|This is some serious haulage eye candy, folks.|
Thank you Amazon (yet again) for loosening my purse strings and making me succumb to your hypnotizing spell. No matter how many times I repeat to myself that I will never spend money on your site ever again - or, for at least a week - I always end up running back to you and throwing my hard-earned cash in your face.
It happened on a Monday ladies and gentlemen. I was bored at work and thought it'd be absolutely harmless if I trolled the interwebs (specifically Amazon) for a few minutes. Lo and behold, the "Your Recommendations" tab forced me to click on it and I was awash in a wave of classic film options - blurays, DVDs, books, calendars, paper dolls - you name it, it pulled me under.
Here is what I came away with that fateful morning in which I nearly lost my entire life's savings (okay, I'm exaggerating now):
- Hollywood Dreams Made Real: Irving Thalberg and the Rise of MGM by Mark A. Vieira
- Silent Movies: The Birth of Film and the Triumph of Movie Culture by Peter Kobel
- Lulu in Hollywood: Expanded Edition by Louise Brooks
- John Gilbert by Eve Golden
Now, since I can't offer you any in-depth reviews on the books yet, I thought I'd offer you some first impressions instead. You know, to tide you over until the main event (which probably won't be for another couple of months since I have so many new books to get through first, before this stack).
My first thoughts upon pulling the John Gilbert bio out of the amazon box was "Gee, I thought this would be bigger." Heh. That's what she said! No, but seriously ... when I pay over $30 for a new celebrity biography, I expect the book to be hefty. This one clocks in at only 366 pages and that's including the bibliography and index pages at the end. Its one saving grace was the amount of photos included in the book - they're spread out pretty liberally throughout the whole book as opposed to occupying only a couple of pockets within the binding. So, that's nice. Plus Gilbert is pictured smoking a pipe on the front cover, so I shouldn't really be complaining.
Next comes the ever elusive Lulu in Hollywood by silent film star Louise Brooks. Do you have any idea how long it took me to track down this autobiography? I've been searching for it for months online! Apparently it was out of print for the past couple of years and was only re-released recently by the publisher. Again, I wish this book could have been longer (it's about 120 pages) but I've heard so many great things about it that its size is irrelevant at this point. I'm so excited to get stuck into this one!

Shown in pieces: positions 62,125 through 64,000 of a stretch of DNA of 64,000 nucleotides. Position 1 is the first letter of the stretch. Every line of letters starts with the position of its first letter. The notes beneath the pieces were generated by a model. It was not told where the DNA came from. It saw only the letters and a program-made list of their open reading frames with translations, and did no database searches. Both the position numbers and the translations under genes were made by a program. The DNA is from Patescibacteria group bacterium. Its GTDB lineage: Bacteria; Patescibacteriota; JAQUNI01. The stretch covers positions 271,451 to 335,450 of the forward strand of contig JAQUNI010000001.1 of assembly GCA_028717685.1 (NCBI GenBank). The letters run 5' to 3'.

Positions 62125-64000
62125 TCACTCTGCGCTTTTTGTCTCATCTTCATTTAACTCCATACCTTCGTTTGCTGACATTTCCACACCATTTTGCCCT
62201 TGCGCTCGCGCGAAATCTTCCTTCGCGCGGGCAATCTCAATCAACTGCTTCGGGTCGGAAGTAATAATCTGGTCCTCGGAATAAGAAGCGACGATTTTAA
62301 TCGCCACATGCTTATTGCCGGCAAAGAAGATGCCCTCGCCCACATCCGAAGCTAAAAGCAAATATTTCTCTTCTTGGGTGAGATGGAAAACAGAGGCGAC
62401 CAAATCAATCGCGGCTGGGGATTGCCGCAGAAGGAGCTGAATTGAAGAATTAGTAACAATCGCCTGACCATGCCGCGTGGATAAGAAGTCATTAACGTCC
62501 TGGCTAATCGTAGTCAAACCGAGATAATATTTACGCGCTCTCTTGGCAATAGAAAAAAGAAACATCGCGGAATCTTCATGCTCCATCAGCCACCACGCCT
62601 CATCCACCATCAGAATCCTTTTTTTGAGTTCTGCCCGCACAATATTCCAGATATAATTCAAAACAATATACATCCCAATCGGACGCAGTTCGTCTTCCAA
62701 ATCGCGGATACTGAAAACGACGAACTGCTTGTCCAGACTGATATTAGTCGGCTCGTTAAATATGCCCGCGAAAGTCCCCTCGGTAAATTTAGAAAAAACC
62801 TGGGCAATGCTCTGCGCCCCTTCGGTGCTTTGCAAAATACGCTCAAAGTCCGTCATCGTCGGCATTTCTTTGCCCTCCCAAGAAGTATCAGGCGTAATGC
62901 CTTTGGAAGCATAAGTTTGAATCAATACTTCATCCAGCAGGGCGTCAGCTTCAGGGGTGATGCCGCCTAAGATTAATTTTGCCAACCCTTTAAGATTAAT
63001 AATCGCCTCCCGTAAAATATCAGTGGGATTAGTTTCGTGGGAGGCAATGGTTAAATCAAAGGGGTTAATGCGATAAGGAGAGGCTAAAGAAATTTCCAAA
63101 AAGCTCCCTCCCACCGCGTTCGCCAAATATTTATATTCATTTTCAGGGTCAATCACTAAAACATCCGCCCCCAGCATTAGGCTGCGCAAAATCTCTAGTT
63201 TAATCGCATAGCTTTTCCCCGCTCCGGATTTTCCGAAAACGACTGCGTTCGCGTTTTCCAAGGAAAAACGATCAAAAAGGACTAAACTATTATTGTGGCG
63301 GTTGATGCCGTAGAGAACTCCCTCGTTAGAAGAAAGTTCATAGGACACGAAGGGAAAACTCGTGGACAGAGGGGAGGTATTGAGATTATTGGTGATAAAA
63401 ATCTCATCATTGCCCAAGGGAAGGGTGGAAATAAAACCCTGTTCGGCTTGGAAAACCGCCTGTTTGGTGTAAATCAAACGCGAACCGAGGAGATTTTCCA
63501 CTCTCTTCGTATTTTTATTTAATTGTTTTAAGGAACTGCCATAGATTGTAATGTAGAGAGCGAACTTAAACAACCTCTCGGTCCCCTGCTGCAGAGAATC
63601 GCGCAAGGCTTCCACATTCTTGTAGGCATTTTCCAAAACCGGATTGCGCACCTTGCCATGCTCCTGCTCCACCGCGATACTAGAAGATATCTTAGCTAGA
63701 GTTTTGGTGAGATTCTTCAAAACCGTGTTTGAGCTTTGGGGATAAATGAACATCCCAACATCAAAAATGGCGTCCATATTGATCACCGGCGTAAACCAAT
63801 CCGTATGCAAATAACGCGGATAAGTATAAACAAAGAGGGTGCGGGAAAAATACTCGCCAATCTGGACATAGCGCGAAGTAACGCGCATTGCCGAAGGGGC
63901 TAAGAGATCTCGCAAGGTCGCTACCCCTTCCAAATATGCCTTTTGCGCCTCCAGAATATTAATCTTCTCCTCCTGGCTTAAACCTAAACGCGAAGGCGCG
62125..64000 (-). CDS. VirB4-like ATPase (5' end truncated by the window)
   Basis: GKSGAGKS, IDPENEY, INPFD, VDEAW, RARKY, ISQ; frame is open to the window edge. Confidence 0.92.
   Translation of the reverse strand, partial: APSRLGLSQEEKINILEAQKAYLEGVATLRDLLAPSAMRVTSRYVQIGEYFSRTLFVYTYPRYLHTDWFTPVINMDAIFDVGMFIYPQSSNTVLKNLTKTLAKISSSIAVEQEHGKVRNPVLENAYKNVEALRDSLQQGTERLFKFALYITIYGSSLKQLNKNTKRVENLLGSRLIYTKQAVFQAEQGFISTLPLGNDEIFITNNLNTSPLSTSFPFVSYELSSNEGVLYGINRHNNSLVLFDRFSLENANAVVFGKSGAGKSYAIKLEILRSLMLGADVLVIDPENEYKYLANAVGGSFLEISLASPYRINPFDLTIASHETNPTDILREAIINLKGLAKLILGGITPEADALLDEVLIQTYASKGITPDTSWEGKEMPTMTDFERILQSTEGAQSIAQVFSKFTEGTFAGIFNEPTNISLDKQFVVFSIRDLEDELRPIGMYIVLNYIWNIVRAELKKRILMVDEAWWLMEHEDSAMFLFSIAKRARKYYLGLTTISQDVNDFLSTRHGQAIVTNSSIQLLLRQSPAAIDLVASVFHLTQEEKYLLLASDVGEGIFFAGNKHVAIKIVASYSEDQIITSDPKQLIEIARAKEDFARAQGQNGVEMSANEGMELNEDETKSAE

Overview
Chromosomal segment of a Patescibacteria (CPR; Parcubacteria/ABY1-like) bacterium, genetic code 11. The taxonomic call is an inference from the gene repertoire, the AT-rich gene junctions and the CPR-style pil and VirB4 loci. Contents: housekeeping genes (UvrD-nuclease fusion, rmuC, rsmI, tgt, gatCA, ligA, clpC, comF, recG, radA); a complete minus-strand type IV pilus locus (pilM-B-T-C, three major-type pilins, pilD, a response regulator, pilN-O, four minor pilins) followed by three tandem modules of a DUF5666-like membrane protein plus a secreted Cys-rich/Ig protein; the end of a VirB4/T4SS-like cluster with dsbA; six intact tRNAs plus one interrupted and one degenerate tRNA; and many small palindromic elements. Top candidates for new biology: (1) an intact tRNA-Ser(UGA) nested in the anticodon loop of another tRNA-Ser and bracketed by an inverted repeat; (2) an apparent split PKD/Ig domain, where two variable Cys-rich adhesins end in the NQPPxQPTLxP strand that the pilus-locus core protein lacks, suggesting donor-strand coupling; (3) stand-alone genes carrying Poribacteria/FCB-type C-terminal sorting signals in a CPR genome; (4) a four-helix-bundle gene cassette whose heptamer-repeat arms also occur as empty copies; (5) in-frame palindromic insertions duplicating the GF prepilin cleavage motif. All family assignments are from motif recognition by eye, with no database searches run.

Now, on to the coffee table books (by far, my favourite part of any book haul)! Silent Movies packs a wallop of a punch: it's beautiful, it's big, and it's glorious! I don't know about you, but the first thing I do when I purchase a coffee table book is flip through its glossy pages and look at all the pictures (naturally, right?). From its front cover all the way to its back cover, this book is filled with rare behind-the-scenes shots of classic silent movies being made, candid shots of Hollywood stars, and original movie poster artwork that I'd never seen before. There were also some technical diagrams and drawings of intricate camera set-ups included and colour prints of vintage movie magazine covers from the 1900s, 1910s, and the jazzy 1920s. For someone like me who is still fairly new to the whole silent movie genre, I'm sure this book will prove a useful starting place for me.
Author Mark A. Vieira's latest offering is a tribute to the great movie producer Irving Thalberg entitled Hollywood Dreams Made Real - this is the first book that I placed in my cart because Vieira is one of my favourite classic film historians and authors. Out of the lot, this book is the most esthetically pleasing: underneath its dust jacket it's draped in a bright orange art deco-inspired design (almost as if it's wearing vintage panties). I can't believe I just said that. As one would expect from a Thalberg bio, this one contains many pictures of his wife Norma Shearer and the rest of MGM's roster of starlets and beefy men (I'm looking at you, Gable).
Until next time, this is me signing off with a much lighter bank account balance. Back to the grind!